10 December 1998
This year marks the 50th anniversary of the Universal Declaration of Human Rights. It is also the 50th anniversary of the establishment of the State of Israel.
The Universal Declaration is the source of all human rights covenants that have been adopted over the last half century. In this spirit, the State of Israel signed the international covenants for human rights and the humanitarian articles of the Helsinki Declaration, and based our struggle for the release of Soviet Jewry and the rescue of Syrian Jews upon these international norms.
Israel is a sovereign state, faced with the challenge of preserving human rights; this challenge is not easily met under the existing conditions of the Arab-Israeli conflict, which still casts its shadow on relationships between the Jewish and Arab citizens of Israel.
These difficulties do not have to negatively affect Israel’s value system; the faithfulness of a society to its basic values is best tested in times of adversity. The protection of human rights in Israel is the subject of a continuing struggle that in the past years has made many advances.
In Israel’s Declaration of Independence it is written:
"… The State of Israel will be open for Jewish immigration and for the ingathering of the exiles; it will foster the development of the country for the benefit of all its inhabitants; it will be based on freedom, justice and peace as envisaged by the prophets of Israel; it will ensure complete equality of social and political rights to all its inhabitants irrespective of religion, race or sex; it will guarantee freedom of religion, conscience, language, education and culture; it will safeguard the holy places of all religions; and it will be faithful to the principles of the Charter of the United Nations."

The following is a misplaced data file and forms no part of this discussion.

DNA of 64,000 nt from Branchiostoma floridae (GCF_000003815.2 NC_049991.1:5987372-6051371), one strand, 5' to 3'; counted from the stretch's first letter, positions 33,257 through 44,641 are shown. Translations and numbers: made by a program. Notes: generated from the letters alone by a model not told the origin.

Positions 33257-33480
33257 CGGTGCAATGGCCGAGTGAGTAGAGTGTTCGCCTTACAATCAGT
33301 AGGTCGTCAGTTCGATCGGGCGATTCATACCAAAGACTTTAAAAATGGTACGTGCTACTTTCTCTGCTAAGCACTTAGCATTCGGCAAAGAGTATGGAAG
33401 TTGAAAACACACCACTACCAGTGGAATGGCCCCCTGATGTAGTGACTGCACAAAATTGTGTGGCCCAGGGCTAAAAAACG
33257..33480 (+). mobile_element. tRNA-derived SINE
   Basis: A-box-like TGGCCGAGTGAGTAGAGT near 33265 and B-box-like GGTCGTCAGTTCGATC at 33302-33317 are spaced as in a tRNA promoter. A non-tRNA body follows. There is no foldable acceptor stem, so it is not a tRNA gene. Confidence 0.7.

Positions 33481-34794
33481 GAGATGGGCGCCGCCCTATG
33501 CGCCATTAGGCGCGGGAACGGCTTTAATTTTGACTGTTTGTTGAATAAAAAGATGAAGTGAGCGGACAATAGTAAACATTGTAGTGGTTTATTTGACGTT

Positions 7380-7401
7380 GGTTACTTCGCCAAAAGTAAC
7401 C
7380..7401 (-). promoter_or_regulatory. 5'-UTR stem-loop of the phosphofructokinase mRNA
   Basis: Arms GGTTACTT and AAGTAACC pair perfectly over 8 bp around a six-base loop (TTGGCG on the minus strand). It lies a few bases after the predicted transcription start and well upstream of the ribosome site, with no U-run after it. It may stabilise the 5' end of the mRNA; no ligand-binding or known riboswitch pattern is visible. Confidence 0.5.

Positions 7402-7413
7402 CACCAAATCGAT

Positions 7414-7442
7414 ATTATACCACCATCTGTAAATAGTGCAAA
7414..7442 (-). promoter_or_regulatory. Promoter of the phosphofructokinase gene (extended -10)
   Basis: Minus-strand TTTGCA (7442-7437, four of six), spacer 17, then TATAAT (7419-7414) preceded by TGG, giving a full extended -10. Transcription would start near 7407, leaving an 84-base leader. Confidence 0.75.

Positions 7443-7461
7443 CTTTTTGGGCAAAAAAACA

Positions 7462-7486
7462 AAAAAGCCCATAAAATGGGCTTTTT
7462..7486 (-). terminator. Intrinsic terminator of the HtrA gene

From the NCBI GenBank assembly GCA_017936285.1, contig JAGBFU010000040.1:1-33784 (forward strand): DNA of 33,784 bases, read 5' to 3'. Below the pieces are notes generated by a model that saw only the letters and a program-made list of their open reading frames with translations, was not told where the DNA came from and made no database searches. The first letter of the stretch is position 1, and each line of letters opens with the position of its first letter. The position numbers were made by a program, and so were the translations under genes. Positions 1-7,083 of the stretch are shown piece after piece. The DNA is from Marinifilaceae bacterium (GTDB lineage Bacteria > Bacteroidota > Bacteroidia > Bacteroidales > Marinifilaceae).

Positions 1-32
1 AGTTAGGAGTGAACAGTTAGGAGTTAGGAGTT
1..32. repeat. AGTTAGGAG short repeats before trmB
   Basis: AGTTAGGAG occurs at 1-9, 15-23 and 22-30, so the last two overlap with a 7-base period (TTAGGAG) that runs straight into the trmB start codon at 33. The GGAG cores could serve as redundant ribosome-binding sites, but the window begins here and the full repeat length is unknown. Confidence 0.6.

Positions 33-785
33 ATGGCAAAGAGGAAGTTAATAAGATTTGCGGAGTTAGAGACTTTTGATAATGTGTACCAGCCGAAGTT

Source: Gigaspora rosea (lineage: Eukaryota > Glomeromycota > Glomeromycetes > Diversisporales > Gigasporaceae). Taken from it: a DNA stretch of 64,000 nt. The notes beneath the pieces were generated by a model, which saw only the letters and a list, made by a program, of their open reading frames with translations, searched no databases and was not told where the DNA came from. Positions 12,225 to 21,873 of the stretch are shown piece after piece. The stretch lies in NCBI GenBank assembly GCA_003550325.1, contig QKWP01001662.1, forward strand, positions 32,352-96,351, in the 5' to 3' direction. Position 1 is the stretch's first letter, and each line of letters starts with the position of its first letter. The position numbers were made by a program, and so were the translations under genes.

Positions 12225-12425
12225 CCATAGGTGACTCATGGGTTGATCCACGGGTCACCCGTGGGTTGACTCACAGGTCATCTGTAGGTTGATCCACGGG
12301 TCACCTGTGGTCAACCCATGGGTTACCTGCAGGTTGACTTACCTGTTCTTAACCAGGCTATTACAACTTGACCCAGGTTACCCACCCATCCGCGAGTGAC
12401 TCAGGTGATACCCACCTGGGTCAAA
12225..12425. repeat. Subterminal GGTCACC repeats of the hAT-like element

Despite the fact that Israel has no written constitution or a formal bill of rights, in the past years there has been a slow but steady revolution in the legal system, beginning in 1992, with the adoption of two basic laws, the first on Human Dignity and Liberty, the second on Freedom of Occupation. Additional draft basic laws are in various stages of preparation in Israel’s parliament, the Knesset. It should be noted that while the basic laws to not form a constitution, these are not regular laws and can only be cancelled or amended by a special majority.
For years Israel has joined all the committees of the important covenants in the field of human rights and has taken upon itself the accompanying obligations, including the duty to send comprehensive national reports to the United Nations regarding the fulfillment of its obligations under the relevant covenants from both a legal and a practical standpoint.
To date, Israel has proudly submitted four reports to:
- The Committee on the Elimination of Discrimination Against Women (CEDAW);
- The International Covenant on Civil and Political Rights (ICCPR);
- The Committee on Economic, Social and Cultural Rights (CESCR);
- The Committee on the Rights of the Child (CRC).
Israel has also completed its periodic reports to the Committee on the Elimination of Racial Discrimination (CERD) and the Committee Against Torture (CAT).
It is worthy to note the considerable contribution of the Israeli presence in the committees of the human rights covenants, in which three Israeli experts serve:
- Dr. Carmel Shalev – Committee on the Elimination of Discrimination Against Women (CEDAW);
- Prof. David Kretzmer – Human Rights Committee, ICCPR;
- Ms. Judith Karp, Deputy Attorney General – Committee on the Rights of the Child (CRC).